- Evaluation. A clinically trained manager evaluates and researches the request (true in 83 percent of facilities). Typically, the evaluation begins with a cost-benefit analysis or a pro forma. "Given the new payment system and the challenges it presents, conducting an analysis of the financial and efficiency impacts of obtaining new capital equipment is paramount," says Edward Tennant, CASC, administrator of DeAnza Surgery Center in Riverside, Calif.
The research may also include examining competitive products, obtaining price quotes, researching the service contracts, checking the product for safety and risk management issues, and sometimes running the purchase by the biomedical and IT departments. Other important items include the cost of associated disposables and how the facility will be reimbursed and by whom, says Maureen Spangler, RN, director of perioperative services at Lexington Medical Center in West Columbia, S.C.
- Trial. If the product is deemed worthy, the manager will arrange for a trial of the product (true in 85 percent of facilities).
- Budget. If the product looks like it will return a profit and it's popular with the facility's surgeons and staff, the manager adds the item to her capital equipment budget. But it's still not a sure thing. This person then prioritizes the item on the budget. Low-priority items often don't make it.
Annually, semi-annually, quarterly or monthly, the facility manager presents the budget to a decision-making body drawn from the OR management team (true in 68 percent of facilities). In an ASC, this may be a small committee composed of the facility manager, the medical director, the nurse manager and one or two key surgeons. In a hospital, it may be a value analysis committee or new technology committee composed of the OR management team and department heads. In nearly three-fourths of all ASCs, at least some items require approval by a board of physician-owners, which typically meets quarterly. In 58 percent of all hospitals, requests must be submitted to a value analysis committee drawn from many different facilities.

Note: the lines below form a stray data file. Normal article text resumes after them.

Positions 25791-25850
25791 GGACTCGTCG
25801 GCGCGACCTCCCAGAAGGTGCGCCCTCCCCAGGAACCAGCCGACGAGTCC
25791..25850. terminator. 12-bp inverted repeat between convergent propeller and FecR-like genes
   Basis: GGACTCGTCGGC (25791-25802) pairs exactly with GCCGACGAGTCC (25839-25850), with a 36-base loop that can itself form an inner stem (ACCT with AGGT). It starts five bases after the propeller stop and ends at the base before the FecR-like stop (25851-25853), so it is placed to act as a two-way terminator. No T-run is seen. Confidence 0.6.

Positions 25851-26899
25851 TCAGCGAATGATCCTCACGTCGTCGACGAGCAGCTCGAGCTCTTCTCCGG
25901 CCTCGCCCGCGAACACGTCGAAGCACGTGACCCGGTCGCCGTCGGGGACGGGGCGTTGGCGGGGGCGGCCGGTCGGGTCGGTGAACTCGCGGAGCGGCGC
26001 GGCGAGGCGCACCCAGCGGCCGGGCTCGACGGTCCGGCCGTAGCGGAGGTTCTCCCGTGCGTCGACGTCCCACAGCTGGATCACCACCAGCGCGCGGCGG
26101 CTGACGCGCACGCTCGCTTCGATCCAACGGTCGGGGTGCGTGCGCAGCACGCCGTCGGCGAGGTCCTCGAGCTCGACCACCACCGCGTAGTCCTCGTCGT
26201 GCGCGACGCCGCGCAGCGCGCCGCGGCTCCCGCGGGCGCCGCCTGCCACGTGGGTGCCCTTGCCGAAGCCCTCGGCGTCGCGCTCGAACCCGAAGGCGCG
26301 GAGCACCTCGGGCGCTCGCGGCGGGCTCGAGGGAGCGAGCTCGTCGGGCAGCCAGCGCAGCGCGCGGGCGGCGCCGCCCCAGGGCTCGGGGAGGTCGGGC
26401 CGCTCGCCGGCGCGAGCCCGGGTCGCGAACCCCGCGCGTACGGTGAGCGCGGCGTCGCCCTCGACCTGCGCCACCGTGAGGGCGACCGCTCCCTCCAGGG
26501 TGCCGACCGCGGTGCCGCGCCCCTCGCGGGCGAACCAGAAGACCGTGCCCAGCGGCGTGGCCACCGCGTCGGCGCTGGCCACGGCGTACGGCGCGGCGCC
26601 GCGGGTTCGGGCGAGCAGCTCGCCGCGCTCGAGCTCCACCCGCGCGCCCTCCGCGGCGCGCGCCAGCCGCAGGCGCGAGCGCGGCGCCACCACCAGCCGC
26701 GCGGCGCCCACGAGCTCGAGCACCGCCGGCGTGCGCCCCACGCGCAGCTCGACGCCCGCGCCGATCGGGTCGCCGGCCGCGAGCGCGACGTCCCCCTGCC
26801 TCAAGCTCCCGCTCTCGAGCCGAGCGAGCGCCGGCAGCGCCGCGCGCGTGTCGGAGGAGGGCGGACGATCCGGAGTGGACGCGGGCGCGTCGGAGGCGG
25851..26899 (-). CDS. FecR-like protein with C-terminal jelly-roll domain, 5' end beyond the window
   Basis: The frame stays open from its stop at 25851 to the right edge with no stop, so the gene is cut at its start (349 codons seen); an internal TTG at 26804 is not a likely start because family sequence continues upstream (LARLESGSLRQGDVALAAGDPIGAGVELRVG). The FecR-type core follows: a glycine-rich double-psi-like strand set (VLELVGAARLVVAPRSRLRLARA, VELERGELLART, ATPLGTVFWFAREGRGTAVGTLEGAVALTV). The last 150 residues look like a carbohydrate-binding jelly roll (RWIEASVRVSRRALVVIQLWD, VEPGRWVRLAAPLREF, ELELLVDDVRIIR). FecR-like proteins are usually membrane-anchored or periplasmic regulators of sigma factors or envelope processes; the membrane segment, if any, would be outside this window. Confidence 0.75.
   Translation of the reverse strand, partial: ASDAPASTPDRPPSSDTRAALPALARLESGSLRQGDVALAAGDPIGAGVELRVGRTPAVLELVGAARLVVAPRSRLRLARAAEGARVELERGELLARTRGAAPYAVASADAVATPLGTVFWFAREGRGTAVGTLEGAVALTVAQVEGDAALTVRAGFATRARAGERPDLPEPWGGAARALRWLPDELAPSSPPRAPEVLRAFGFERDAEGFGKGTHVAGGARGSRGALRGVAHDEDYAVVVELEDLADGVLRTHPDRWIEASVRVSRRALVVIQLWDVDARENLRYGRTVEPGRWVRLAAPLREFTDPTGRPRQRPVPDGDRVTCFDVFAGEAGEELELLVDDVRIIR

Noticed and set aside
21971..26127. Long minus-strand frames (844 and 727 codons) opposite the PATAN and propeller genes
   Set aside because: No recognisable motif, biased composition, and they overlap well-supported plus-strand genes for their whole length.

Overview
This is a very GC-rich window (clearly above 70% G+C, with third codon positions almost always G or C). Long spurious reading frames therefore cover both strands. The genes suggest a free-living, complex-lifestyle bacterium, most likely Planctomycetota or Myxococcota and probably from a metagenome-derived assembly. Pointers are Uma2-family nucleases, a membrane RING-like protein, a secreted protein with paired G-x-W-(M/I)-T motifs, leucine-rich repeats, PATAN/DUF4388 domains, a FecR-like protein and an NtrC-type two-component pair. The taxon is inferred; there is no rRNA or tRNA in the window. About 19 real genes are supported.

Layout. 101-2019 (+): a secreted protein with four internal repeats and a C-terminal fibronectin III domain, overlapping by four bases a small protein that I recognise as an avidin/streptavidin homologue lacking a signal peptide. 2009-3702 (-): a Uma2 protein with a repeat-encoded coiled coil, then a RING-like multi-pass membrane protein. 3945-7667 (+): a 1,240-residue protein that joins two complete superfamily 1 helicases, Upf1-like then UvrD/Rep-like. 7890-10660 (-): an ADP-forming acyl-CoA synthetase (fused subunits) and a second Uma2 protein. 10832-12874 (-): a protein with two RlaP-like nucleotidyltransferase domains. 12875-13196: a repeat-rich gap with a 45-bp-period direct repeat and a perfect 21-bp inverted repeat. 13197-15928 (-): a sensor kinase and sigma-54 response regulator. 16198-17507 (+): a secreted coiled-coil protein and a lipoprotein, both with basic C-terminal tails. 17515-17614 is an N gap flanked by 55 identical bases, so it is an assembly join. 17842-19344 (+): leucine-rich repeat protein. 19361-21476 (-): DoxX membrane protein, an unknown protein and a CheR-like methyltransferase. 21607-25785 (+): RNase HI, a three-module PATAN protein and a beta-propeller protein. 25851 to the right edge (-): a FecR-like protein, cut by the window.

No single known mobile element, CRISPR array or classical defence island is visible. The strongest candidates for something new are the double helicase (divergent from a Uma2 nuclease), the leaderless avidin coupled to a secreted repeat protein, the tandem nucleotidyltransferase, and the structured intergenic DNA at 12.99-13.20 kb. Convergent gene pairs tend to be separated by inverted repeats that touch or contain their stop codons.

In virtually all facilities, making a surgeon happy isn't reason enough to purchase capital equipment. The item needs to show a good return on investment or a significant improvement in quality or it is in jeopardy. An administrator of a New York surgery center says pieces that don't pay for themselves in 12 to 18 months don't get purchased. Throughout the process, the support of the operating room team leader is critical. More than three-fourths (77 percent) of our respondents say that in comparison with the input of other stakeholders, the input of the operating room leader is "very important."
What happens when a physician doesn't get his way? Most facilities don't beat around the bush. Sometimes the operating team leader just tells the physician verbally, sometimes the medical director of the facility must do this. A Colorado ASC administrator tells physicians, "We are looking into the request, but at this time, the equipment you are requesting is not a priority. We will keep your request and review it again at the year-end meeting."
When this occurs, most physicians tend to accept the refusal. Only 14 percent of our respondents say physicians threaten to leave "very frequently" or "somewhat frequently" after having a request denied. Only 1 percent of our respondents say physicians always leave after threatening, and only 11 percent say they sometimes do.
"Surgeons may not be totally happy, but they understand once we show them the ROI and cost analysis for the requested item," says Donna Smith, MT (ASCP), CASC, administrator of The Surgery Center in Oxford, Ala. "We also leave the door open to reconsider the item in the future should variables change or funding becomes available."
To be sure, the capital equipment process is stressful and politically charged "the most cumbersome and convoluted part of the job," says the director of perioperative services at a Maryland hospital. But as physicians grow more accepting of the financial realities, it's getting easier. Several of our respondents say providing physicians with dollar figures greatly eases the process. Says Carrye Franzel, administrator of the New Braunfels Surgical Center in New Braunfels, Texas, "The more surgeons are kept informed of case-costing specifics relative to case reimbursements, the greater their acceptance of the need to justify new capital expenditures."